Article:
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The Andrew W. Mellon Foundation has awarded AUB two grants totaling $1.5 million to support and advance archives and interdisciplinary research in the humanities.
Dr. Nadia El Cheikh, dean of FAS, and Dr. Kaoukab Chebaro will lead the $1 million, three-year grant to pilot an oral history project entitled The Arab Oral History Archive: Gender, Alternative Histories, and the Production of Knowledge. This ambitious project aims to create a gender archive on marginalized and under-represented groups in the region, incorporating new collections of oral histories, all of which will be housed at AUB. This project, which involves close collaboration between FAS-AUB and the Arab Council for Social Sciences (ACSS), will contribute to the broader field of gender studies, as well as knowledge production practices and research methodologies in, from, and about the region.
“We are thrilled to have been awarded this grant that will support the creation of a transformative gender archive and the development of a research and training hub focused on gender research, oral history, and archival practices here at AUB,” said Dean El Cheikh. “Our partnership with Mellon is reaffirming the role of FAS in pioneering the humanities at AUB and in the region, and we look forward to increasingly strengthen this collaboration.”
Dr. Anaheed Al-Hardan, assistant professor in the Department of Sociology, Anthropology, and Media Studies, and Dr. Tariq Mehmood Ali, assistant professor in the Department of English, will also lead a $500,000, four-year grant under the Early Career Scholars initiative for a project entitled Afro-Asian Futures Past. This grant will support setting up the first postcolonial research program in both AUB and the region. This project, which includes the University of Ghana, the University of Cape Town, and the University of the Witwatersrand as partners, revisits the Afro-Asian pasts of the decolonization era, to further an archive of literature and primary source documents that will form the basis of contemporary humanities and humanistic social sciences of and for the Global South.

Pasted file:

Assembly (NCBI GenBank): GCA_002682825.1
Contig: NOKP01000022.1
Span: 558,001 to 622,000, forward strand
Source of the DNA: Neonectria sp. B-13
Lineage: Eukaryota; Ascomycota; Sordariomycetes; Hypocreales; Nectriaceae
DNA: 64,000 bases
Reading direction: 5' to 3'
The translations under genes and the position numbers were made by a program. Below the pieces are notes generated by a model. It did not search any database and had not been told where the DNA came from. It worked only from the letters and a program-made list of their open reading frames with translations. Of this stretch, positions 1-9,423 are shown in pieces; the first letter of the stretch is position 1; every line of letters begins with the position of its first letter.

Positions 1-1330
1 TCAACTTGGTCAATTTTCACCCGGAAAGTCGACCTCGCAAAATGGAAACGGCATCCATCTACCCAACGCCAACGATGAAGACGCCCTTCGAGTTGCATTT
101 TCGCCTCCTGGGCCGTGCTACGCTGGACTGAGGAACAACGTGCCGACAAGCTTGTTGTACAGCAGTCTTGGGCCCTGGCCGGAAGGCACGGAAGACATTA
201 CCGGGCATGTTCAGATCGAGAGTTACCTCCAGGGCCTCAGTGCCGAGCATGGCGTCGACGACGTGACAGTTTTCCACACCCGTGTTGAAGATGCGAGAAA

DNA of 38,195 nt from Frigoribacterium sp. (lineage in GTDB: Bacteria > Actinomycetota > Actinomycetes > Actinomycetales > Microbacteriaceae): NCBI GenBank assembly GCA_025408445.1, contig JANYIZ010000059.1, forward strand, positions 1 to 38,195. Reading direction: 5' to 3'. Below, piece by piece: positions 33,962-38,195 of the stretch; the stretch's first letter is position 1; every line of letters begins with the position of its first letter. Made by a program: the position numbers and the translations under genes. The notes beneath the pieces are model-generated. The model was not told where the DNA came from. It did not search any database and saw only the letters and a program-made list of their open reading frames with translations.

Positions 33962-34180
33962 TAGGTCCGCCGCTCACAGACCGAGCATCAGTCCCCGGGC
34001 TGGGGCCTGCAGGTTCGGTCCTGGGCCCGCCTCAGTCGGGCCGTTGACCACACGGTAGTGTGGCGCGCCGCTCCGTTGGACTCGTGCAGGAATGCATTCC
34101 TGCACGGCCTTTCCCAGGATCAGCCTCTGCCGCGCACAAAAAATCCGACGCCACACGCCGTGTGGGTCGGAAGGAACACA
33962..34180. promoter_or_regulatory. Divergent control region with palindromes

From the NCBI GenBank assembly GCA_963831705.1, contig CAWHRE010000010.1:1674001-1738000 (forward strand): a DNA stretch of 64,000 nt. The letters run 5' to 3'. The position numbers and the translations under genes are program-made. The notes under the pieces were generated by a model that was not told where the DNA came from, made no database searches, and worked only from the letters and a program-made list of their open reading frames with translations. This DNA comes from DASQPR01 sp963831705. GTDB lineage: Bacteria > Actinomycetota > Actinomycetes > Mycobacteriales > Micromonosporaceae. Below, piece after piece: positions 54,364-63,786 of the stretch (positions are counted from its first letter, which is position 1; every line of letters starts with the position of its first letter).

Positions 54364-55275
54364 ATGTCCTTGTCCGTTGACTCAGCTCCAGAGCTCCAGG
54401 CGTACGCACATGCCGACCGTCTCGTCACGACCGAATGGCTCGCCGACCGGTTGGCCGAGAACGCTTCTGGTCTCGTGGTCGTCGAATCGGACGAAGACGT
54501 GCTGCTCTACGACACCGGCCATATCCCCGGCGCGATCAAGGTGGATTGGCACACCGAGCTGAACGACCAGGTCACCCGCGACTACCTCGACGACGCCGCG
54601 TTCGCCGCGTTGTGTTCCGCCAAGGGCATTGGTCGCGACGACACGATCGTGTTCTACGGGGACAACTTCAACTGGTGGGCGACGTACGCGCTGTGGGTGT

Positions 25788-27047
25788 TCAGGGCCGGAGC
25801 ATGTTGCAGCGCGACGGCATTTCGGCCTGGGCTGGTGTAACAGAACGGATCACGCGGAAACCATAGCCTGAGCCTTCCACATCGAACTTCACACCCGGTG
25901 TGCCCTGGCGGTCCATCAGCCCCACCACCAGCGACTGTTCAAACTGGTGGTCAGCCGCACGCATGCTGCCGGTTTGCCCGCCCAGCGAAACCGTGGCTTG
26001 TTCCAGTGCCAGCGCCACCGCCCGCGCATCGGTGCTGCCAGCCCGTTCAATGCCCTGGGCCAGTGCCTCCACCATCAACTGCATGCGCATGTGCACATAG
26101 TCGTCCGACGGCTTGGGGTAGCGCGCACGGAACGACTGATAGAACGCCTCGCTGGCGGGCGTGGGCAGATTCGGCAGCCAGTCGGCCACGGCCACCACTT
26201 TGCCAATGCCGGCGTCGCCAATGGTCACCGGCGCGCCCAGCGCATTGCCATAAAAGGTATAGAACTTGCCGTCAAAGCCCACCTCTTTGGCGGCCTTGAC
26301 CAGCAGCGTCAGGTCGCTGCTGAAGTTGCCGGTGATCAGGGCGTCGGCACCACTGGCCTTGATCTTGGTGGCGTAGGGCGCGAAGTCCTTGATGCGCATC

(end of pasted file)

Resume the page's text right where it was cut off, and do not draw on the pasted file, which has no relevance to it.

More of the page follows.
“We would like to thank the Mellon Foundation for their support and vote of confidence in the importance of Afro-Asian Futures Past,” said Dr. Al-Hardan. “With this grant, we look forward to working towards making AUB a pioneer in Arab colonial and postcolonial research over the next four years.” Dr. Mehmood Ali added, “We look forward to building closer links with our partner universities in Africa and, also, developing this cross-disciplinary research program at AUB.”
Since its establishment in 1866, the Faculty of Arts and Sciences, AUB’s oldest and largest faculty, has been an essential hub for teaching and research in the humanities, and continues to shape and redefine liberal arts higher education in the region.